Many of the inquiries involved how the Midshipmen in general, as well as the fifth-year coach and the two players in particular, will move forward without regular captains as they prepare for the 2012 season opener Sept. 1 against Notre Dame at Aviva Stadium in Dublin, Ireland. It wasn't a shock that Niumatalolo said the players would take the punishment doled out as a lesson for their next role as soldiers.
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Navy-Marine Corps Memorial Stadium, 550 Taylor Ave, Annapolis, MD 21401, USA
“The accountability and responsibility that they are taking upon themselves, I think that's part of leadership. Nobody here in this room or on this planet has a mistake-free life. Hopefully they can learn from it. I have the utmost respect and belief in these young men, in their character, who they are as people. I'm grateful that the academy is allowing them to make up for some of their mistakes.”
This marks the first time in the Navy team's history that it will not have at least one designated captain. In 10 of the first 11 years after the program was established in 1879, Navy had a captain without having a coach. Niumatalolo said that he has been part of programs at Hawaii and Nevada-Las Vegas that had game captains, as he plans on using this season.
Niumatalolo said that while he remains supportive of the academy's decision “as we press forward it's kind of wait and see what happens. I think the best thing for our program was just moving forward [with game captains]. Whatever happens, happens. … As coaches you just don't [always] teach Xs and Os and stuff, you teach life lessons.”
Snelson, a reserve slotback from Pasadena, Tex., said that the rest of the players told he and French they will still be looked upon as defacto captains in order to provide leadership.
“Almost to a T, everyone came out and said, ‘Regardless of what's happened, we elected you our captains and we're going to stand behind you,' ” Snelson said. “Coming from your peers, coming from men that you work with on a daily basis, that means a lot, especially after a few guys like me and Brye kind of stumbled. To have them pick us up like that, it's a big deal. We haven't absolved any responsibilities. They still look to us, we're still working hard, probably even harder.”
Snelson added that he was “kind of excited” about sending out two different captains for each game.
“Now I'll get to see Tra'ves [Bush] out there and big Josh Cabral, some of those guys that normally don't get as much recognition as they deserve,” Snelson said.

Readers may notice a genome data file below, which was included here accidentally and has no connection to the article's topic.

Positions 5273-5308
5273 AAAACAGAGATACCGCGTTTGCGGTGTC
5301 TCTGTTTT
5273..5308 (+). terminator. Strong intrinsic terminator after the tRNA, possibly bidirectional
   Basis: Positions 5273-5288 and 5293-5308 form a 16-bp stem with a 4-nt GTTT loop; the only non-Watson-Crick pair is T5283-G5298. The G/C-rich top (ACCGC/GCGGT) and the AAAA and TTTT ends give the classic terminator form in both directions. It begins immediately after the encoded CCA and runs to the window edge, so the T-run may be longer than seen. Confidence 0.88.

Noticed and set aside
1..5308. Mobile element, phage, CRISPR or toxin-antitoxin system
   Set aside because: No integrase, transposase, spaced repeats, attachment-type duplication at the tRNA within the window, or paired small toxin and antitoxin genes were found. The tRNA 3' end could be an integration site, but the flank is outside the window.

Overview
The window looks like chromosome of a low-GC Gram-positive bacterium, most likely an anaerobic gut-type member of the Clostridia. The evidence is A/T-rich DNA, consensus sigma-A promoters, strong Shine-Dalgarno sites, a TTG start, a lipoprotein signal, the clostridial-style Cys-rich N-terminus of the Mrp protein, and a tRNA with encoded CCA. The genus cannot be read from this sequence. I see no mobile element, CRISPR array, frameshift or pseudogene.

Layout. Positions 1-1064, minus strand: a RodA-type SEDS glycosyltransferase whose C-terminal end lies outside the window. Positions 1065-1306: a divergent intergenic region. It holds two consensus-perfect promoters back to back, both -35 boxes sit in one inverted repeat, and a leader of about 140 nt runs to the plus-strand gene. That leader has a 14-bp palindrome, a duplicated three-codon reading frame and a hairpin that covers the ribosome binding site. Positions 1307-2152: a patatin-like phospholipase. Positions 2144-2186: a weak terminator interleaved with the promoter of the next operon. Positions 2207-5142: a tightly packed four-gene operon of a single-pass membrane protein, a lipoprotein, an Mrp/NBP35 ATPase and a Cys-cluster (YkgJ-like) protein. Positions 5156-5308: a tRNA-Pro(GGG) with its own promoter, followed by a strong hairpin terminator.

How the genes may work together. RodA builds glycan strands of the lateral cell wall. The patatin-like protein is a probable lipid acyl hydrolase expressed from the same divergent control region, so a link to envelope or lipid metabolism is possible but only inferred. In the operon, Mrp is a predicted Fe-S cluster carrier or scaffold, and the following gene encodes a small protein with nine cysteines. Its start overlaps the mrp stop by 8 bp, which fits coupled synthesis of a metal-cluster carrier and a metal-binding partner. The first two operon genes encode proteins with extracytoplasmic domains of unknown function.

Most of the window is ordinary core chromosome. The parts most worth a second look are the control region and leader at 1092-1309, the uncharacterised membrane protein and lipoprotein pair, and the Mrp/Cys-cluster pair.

French, a starting inside linebacker from Deatsville, Ala., said he and Snelson can learn from watching one of last season's captains, fullback Alexander Teich, get suspended for a game by Niumatalolo after he left the field prematurely following a crushing overtime defeat at home to heated rival Air Force. It cost the Midshipmen the Commander In Chief's Trophy for the second straight year.
“It's definitely a learning experience whenever you make a mistake,” French said. “You're defined as a person by the how you handle it. Teich accepted his punishment, he moved forward, finished strong and he had a great season. That's something you look for and try to emulate. This has definitely been the biggest learning experience since I've been here.”
Junior Trey Miller, the most inexperienced quarterback to start a season under Niumatalolo, said he feels no added responsibility because there are no regular captains. Bush, a senior safety, agreed, saying, “I don't think it puts [extra] responsibility on me. They're still leaders on the field no matter what happened on the field.”
French, who was briefly thrown off the team by Niumatalolo before the start of last season's fall practice when he couldn't decide between playing lacrosse and football, has talked to Snelson about not having the team distracted by their situation.
“You don't want personal issues off the field to become an issue to the team,” Snelson said. “The last thing that either of us want is for the focus to be on us and decisions we made off the field that will detract from how we're working on the field, how we're practicing and how we're performing in games. The way we can avoid that is by coming to work every day, by staying enthusiastic and just keep pressing forward.”